Search results

1 – 5 of 5
To view the access options for this content please click here
Book part

C.C. Wolhuter

This paper presents a state-of-the-field review of progress toward the ideal of Education for All in the Sub-Saharan Africa region. First, the significance of Education…

Abstract

This paper presents a state-of-the-field review of progress toward the ideal of Education for All in the Sub-Saharan Africa region. First, the significance of Education for All in Sub-Saharan Africa is clarified. Then, the beginnings of formal education in Sub-Saharan Africa (i.e., nineteenth century missionary education) are discussed, followed by colonial education. This is followed by an overview of post-independence strategies and initiatives aimed at the expansion of education. The Outline of a Plan for African Educational Development, drafted by a meeting of Ministers of Education of African states (MINEDAF) immediately after independence, 1961, is discussed, followed by the resolutions taken at the seven MINEDAF conferences held since 1961 till the present day. The resulting strategies and initiatives aimed at bringing education to all are discussed and evaluated. The impact of structural adjustment programs signed in recent years by most governments of African countries with the World Bank is also addressed. In conclusion, the present state of education in Sub-Saharan Africa and the prospects and challenges of Education for All are summarized.

Details

Education for All
Type: Book
ISBN: 978-0-7623-1441-6

To view the access options for this content please click here
Article

A.H. Subratty, P. Beeharry and M. Chan Sun

Using a questionnaire, assesses the hygienic practices of a group of 50 street food vendors in Mauritius. The findings showed that generally, food vendors were quite aware…

Abstract

Using a questionnaire, assesses the hygienic practices of a group of 50 street food vendors in Mauritius. The findings showed that generally, food vendors were quite aware of hygienic conditions, which have to be respected while handling and preparing foods. However, it was found that the majority of them were not implementing their knowledge into practice and still perceived that their products were of relatively low risk to the consumers. It was also found that for more than half of the vending households, street food vending was the main income provider. Despite the role of health inspectors in promoting awareness of the risks which poor hygiene practices may lead to, findings from the present study highlight the need for further health education of food vendors.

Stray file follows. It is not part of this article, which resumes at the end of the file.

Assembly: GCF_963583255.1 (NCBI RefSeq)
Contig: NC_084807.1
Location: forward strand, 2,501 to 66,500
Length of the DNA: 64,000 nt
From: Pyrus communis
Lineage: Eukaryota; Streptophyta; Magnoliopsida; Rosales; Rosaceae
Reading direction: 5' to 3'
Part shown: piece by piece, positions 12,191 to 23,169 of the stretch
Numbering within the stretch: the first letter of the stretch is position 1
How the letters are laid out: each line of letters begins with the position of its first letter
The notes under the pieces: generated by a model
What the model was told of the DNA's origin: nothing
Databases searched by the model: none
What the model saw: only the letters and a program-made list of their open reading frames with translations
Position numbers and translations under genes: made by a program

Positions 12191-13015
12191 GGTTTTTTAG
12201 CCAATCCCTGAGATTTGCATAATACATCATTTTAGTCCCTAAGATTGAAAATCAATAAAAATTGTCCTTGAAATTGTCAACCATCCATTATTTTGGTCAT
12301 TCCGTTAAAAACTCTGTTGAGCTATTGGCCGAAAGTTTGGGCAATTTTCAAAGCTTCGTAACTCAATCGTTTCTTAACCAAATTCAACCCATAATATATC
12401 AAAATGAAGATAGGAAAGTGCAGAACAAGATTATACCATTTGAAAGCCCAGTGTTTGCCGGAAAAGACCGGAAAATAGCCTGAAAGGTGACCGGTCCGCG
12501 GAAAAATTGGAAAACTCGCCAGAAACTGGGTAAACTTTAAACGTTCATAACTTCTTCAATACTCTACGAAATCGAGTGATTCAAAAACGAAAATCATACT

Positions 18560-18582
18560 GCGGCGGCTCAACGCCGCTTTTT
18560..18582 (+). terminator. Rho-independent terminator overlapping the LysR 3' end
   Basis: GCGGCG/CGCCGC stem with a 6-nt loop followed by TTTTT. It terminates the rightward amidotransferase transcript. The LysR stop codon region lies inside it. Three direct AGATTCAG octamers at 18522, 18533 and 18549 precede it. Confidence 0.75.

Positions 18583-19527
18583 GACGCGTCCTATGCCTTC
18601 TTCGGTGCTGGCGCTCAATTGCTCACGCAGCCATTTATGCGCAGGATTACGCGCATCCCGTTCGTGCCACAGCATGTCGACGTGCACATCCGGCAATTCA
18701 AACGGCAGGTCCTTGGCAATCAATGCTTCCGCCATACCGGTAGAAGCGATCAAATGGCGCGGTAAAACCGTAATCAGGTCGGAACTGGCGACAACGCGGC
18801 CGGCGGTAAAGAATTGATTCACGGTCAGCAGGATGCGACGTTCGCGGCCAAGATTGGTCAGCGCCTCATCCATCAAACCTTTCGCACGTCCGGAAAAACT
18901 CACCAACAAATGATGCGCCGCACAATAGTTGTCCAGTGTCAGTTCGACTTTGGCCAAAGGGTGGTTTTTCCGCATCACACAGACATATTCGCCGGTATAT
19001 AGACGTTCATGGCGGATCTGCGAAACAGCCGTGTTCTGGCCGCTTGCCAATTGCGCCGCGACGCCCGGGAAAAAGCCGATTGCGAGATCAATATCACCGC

Details

Nutrition & Food Science, vol. 34 no. 5
Type: Research Article
ISSN: 0034-6659

Keywords

To view the access options for this content please click here
Article

Gabriela Mazzon Valente, Lize Stangarlin-Fiori, Lais de Oliveira Seiscentos, Viviane Valle de Souza and Caroline Opolski Medeiros

This paper aims to evaluate the profile of food truck consumers at gourmet events, identifying their food preferences and opinions about the provision of safe food by this segment.

Abstract

Purpose

This paper aims to evaluate the profile of food truck consumers at gourmet events, identifying their food preferences and opinions about the provision of safe food by this segment.

Design/methodology/approach

A total of 750 food truck customers in the city of Curitiba, Brazil, participated in the study. The survey investigated the socio-economic profile of the consumers, the frequency of their food consumption, the criteria for their choice of food trucks, their mean spending value, the method of payment used and the opinion of consumers about food cost and food truck hygiene conditions.

Findings